Staying fit during retirement is extremely important if you want to stay healthy. However, don’t take diet and weight loss too far. Today’s Dietitian warns that weight loss in older adults can accelerate muscle loss — which can also decrease bone density and increase osteoporosis risk. If you’re at a healthy weight, focus on building muscle and maintaining a healthy heart rate, blood pressure, and more.

Next: Your body knows when you’re not taking good care of it.

Not listening to your body

Business woman with smart phone.

Stay active, but be sure to listen to your body when it needs rest. | Ajr_images/iStock/Getty Images

We’d all be a lot healthier if we listened to our body’s warning signals. Your body often sends subtle, easy-to-miss warning signs that something might be wrong. If you’re trying to do too much — or you aren’t doing enough — you’ll start feeling it. Just because you might slow down a little in retirement doesn’t mean you can’t still have fun and take good care of yourself.

Next: Your everyday habits might be making you look — and feel — older.

Keeping habits that age you

Mature Woman putting cream on her face.

Worrying about wrinkles and aging is never fun. | IvonneW/iStock/Getty Images

Just because you’re getting older doesn’t mean you have to look or feel older! Avoid engaging in bad habits — like not using sunscreen, wearing too much makeup, and eating too much sugar. Now more than ever, it’s important to eat plenty of fruits and vegetables, get plenty of sleep, and exercise regularly.

Next: Do you know what your health insurance plan does and doesn’t cover?

Neglecting to evaluate your health insurance plan

Happy middle aged man and woman against a wall.

Keep on top of your insurance and medical plans. | Jacob Ammentorp Lund/iStock/Getty Images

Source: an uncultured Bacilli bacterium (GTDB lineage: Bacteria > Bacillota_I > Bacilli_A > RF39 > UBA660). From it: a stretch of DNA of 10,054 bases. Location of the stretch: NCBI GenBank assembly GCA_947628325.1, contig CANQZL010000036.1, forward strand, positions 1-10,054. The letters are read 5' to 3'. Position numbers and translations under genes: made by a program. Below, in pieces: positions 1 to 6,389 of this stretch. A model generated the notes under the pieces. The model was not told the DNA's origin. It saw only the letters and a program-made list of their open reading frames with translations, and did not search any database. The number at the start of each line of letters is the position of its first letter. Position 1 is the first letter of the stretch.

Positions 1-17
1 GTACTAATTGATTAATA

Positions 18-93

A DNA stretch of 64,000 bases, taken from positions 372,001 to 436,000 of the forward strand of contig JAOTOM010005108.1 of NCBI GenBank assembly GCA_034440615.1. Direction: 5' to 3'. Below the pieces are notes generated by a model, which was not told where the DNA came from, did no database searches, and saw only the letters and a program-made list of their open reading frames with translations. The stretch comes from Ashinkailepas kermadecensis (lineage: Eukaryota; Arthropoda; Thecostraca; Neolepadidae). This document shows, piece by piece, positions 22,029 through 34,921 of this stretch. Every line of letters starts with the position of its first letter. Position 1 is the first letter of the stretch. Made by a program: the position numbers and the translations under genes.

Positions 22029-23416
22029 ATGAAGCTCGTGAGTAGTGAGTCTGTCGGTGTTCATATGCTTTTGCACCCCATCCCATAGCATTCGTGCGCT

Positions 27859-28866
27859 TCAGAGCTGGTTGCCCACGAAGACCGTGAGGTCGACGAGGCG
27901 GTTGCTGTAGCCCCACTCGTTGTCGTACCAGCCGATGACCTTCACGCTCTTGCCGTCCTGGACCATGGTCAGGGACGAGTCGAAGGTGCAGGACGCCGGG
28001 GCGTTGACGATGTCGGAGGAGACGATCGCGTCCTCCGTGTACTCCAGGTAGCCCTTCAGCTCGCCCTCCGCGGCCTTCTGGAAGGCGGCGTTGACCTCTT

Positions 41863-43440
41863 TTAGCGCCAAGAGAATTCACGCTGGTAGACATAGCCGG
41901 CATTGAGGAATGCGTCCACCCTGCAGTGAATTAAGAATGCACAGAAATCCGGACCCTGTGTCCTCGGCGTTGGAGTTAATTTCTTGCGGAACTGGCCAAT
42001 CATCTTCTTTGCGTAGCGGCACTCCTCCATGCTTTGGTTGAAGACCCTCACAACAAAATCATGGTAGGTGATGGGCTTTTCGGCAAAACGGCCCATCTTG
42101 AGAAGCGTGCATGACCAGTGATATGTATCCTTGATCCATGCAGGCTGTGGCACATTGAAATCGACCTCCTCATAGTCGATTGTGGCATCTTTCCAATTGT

Anything can happen. You don’t want to be caught in an unexpected health crisis without the right health coverage. There are plenty of resources for retirees who need to evaluate their coverage, just in case. You can follow this guide to make sure your health insurance is sufficient for everything you might need.

Next: Planning ahead isn’t fun, but you won’t regret it.

Getting discouraged when your health declines

A group of people enjoying a meal together.

You might not be 20 anymore, but your presence and health are still valued. | Monkeybusinessimages/iStock/Getty Images

According to Retirement HQ, planning for a health crisis isn’t easy. Sometimes you have to prepare for the worst, even though things like end-of-life care and related decisions aren’t always what you want to discuss with loved ones. Don’t let any gradual or sudden declines in your health force you to stop living. Aging is different for everyone — do your best to make the most of it, even as you accept the realities that come with getting older.

Next: Your financial stress and long-term health are linked.

Your finances and your health

Beautiful mature woman sitting alone on the beach

Your retirement really can be enjoyable and stress-free. | OcusFocus/iStock/Getty Images

Financial stress can destroy your health, says Everyday Health. Thankfully, you might not need to save as much as you thought before you retire. So if you’re still in the planning stages of retirement, you can set yourself up for a healthy life as early as possible. If you’ve already retired, look into programs you might qualify for to help pay for housing and other essentials.

Read More: The 13 Biggest Regrets People Have About Retirement